From the Center
This view is from an author rated as Center.
When a highly contentious policy debate emerges on the political landscape, it’s not only useful to hear what the two sides are saying about that issue — but how loudly they are saying it.
After last week’s decision by the U.S. Supreme Court not to block a new Texas law banning most abortions in that state, both pro-choice and pro-life advocates made it clear how important they believe this case would be to the future of legal abortion access in the United States. But while Democrats sounded a battle cry as to the political consequences of the decision and predicted a tremendously motivated base of support on the issue heading into next year’s midterm elections, Republicans were much more subdued.
GOP officeholders overwhelmingly voiced their support for the court’s decision, but few talked about it as the type of political weapon that their Democratic counterparts have been predicting.
This quieter reaction doesn’t detract from the strong pro-life beliefs that dominate the 21st century Republican Party. But even while most party regulars are likely to be pleased with the policy ramifications of the new Texas law, there was a noticeable absence of party strategists talking about these new restrictions as a political benefit to the GOP in 2022. This suggests that while Republicans continue to regard abortion as an issue to motivate their socially conservative base, they may be less confident about how the issue will play with swing voters in competitive races.
Democrats clearly see the benefits that this issue provides for them with the college-educated voters and women who have been integral to their success in recent years. But it is worth noting that the last time that abortion emerged as a high-profile campaign issue – just weeks before the 2020 election when Donald Trump nominated Amy Coney Barrett for the Supreme Court after the death of Ruth Bader Ginsburg – it was widely assumed that pro-choice voters would be much more motivated to vote in the aftermath of Barrett’s confirmation. While Joe Biden won the election, Democrats lost ground in House and Senate races and most exit polling suggests that the Ginsburg/Coney changeover had a more pronounced impact on socially-conservative Republican voters than pro-choice Democrats.
To raise the stakes even higher, Roe vs Wade could either be on the verge of being overturned – or could already having been reversed – by the time voters go to the polls next November. It now appears that a Mississippi case that would also greatly restrict the availability of legal abortion will be considered by the Supreme Court this fall. This means the Court would likely issue its decision on that case next June, just as the campaigns that will decide control of Congress are beginning to heat up.
Supreme Court decisions have a much more direct impact on the lives of the American people than Supreme Court nominations. And so it’s entirely possible that unlike in 2020, pro-choice voters could be the more energized cohort next fall.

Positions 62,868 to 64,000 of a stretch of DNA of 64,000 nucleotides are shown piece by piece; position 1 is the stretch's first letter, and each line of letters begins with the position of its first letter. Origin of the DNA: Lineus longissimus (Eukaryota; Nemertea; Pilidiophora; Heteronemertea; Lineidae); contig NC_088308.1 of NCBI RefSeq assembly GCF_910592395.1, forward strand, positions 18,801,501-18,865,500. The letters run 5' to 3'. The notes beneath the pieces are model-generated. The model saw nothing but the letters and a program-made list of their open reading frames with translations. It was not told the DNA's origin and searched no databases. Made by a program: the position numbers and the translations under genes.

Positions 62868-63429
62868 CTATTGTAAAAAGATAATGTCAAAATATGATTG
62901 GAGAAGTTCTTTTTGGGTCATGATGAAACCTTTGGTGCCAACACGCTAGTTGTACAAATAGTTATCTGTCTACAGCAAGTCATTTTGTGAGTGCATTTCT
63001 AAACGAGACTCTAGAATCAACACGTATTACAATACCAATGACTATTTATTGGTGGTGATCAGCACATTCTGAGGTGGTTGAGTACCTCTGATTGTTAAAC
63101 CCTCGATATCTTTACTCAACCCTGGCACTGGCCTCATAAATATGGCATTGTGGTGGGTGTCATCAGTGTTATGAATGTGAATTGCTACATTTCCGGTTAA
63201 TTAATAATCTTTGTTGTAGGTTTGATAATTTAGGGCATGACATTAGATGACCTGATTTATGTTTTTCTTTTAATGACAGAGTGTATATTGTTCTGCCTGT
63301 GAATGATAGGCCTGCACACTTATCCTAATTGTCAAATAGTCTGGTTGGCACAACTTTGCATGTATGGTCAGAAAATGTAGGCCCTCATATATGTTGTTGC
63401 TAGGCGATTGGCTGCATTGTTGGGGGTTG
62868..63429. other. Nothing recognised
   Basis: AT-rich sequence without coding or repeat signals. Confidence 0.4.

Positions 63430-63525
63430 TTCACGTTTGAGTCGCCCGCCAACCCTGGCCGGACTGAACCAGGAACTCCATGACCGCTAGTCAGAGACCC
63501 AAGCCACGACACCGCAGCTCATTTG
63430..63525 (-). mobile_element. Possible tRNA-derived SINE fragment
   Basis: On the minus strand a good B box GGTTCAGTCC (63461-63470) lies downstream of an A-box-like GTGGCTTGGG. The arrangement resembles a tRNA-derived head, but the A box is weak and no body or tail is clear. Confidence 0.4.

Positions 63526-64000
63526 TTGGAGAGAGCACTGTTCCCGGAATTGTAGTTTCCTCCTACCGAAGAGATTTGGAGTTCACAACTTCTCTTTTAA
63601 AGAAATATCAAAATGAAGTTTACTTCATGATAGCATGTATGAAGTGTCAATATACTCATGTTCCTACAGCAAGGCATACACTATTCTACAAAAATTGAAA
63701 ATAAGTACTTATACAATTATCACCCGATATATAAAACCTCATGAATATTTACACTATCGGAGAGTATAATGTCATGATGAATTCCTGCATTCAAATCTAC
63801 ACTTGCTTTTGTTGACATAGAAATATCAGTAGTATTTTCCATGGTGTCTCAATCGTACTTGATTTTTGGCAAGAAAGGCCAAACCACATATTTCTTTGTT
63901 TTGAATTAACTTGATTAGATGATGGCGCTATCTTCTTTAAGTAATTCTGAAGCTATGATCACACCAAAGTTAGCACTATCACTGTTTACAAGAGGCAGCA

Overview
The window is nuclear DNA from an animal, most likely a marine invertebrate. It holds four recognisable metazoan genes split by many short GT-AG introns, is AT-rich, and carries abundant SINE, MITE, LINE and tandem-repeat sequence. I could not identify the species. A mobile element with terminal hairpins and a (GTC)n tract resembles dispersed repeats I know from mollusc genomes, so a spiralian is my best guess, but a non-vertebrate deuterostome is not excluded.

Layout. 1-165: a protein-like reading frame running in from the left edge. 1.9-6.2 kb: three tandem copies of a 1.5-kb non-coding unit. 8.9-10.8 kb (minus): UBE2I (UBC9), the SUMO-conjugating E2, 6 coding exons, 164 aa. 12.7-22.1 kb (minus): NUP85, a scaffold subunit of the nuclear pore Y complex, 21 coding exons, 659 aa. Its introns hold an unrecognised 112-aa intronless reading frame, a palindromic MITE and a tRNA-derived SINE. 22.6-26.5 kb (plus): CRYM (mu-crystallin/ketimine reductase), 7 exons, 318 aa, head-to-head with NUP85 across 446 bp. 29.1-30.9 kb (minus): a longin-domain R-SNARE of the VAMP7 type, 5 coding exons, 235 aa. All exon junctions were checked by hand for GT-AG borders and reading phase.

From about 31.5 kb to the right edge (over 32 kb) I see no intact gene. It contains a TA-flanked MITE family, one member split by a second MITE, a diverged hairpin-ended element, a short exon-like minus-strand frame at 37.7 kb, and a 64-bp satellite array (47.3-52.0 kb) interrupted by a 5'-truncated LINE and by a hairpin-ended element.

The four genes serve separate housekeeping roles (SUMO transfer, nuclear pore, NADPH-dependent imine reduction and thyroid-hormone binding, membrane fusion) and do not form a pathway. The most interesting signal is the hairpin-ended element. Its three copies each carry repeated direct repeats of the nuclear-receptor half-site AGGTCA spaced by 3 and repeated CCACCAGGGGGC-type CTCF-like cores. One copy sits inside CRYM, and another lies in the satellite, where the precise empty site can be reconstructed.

Fourteen months before that election, the body language on both sides does suggest a motivational advantage for candidates who favor abortion rights. But such a dynamic would reverse recent political trends and assumes that Democrats would benefit more from the support of college-educated women and younger people than the potential drop-off from socially-conservative, working-class voters whose support was so important to Biden’s victory last year.
Biden’s election was keyed by razor-thin wins in Rust Belt states, in which those working-class voters felt some cultural affinity to the native of Scranton, Pennsylvania. Biden labored mightily throughout the general election to convince those voters that he did not intend to “defund the police” or otherwise adopt the criminal justice reform goals of some of the more strident members of his party’s left flank. He may have to pull off a similar balancing act next year on the even more highly-charged and emotionally divisive issue of abortion.
None of this speculation suggests that Democrats do not have the potential to reap considerable benefit from Supreme Court activity over the next year. But the issue may not play out in nearly as clear-cut a fashion as advocates on both sides seem to currently believe.
Dan Schnur is a Professor at the University of California – Berkeley, Pepperdine University, and the University of Southern California, where he teaches courses in politics, communications and leadership. Dan is a No Party Preference voter, but previously worked on four presidential and three gubernatorial campaigns, serving as the national Director of Communications for the 2000 presidential campaign of U.S. Senator John McCain and the chief media spokesman for California Governor Pete Wilson. He has a Center bias.
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This piece was reviewed and edited by AllSides Managing Editor Henry A. Brechter (Center bias).